Michele Hilmes’ legacy for radio and sound studies, broadcasting history, and cultural studies is clearly profound and prodigious, but her influence extends further, as well: this quintessential cultural historian is also a profound new media scholar.
The FCC’s new Open Internet rules are a major come-from-behind victory for net neutrality. How in the world did this actually get done? And what exactly happens now?
A federal appeals court just ended net neutrality because the FCC didn’t call it what it is: common carriage.
The policy battle over net neutrality is heating back up with the hearing in Verizon v. FCC. Here’s what’s at stake in the case.
Whatever you’ve been doing on the internet in the last few weeks, chances are you ran across something about SOPA. And for good reason—SOPA might just be the most dangerous internet legislation the US government has ever considered.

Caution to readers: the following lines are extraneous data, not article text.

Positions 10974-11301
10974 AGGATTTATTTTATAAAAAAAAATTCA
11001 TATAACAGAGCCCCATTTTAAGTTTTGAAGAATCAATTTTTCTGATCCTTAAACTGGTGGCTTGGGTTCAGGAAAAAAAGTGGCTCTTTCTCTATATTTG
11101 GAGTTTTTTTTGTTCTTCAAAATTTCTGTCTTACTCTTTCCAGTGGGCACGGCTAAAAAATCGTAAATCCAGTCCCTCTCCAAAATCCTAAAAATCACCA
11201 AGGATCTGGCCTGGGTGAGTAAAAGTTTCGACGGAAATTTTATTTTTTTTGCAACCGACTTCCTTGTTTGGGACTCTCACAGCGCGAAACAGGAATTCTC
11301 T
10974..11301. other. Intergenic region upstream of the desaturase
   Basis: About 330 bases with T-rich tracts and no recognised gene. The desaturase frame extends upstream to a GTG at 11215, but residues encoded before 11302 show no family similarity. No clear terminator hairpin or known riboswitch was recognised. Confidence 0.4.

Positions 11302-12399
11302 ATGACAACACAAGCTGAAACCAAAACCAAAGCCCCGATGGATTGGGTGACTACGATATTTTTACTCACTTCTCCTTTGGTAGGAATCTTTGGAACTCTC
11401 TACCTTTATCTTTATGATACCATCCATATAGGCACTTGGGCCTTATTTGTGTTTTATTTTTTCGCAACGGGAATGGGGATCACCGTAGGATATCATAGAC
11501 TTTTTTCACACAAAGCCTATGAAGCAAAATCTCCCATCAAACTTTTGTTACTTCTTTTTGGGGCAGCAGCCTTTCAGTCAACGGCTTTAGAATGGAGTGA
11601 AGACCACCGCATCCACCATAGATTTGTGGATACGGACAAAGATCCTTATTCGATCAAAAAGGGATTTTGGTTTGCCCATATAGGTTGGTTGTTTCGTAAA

As culture becomes increasingly digitized, arguments for the “dematerialization” of media are becoming commonplace. However, media have always been, and remain, embedded in and structured by material objects, networks, and practices that delimit their uses and meanings.
Despite its reputation as a wonky and bewildering issue, net neutrality actually boils down to a pretty simple principle of openness and nondiscrimination. It’s important to point out, then, that a lot of those who are talking about “net neutrality” these days aren’t actually talking about this.
Some good news came from the battlefield that is media and technology policy recently: some important fair use rulings that help to hold off the ever expanding clutches of copyright.
Despite all the other Buzz around Google lately, its other announcement last week is the real big deal: Google’s plan to build an experimental 1 Gbps, fiber-to-the-home broadband network will have a big impact on net neutrality and broadband stimulus policies.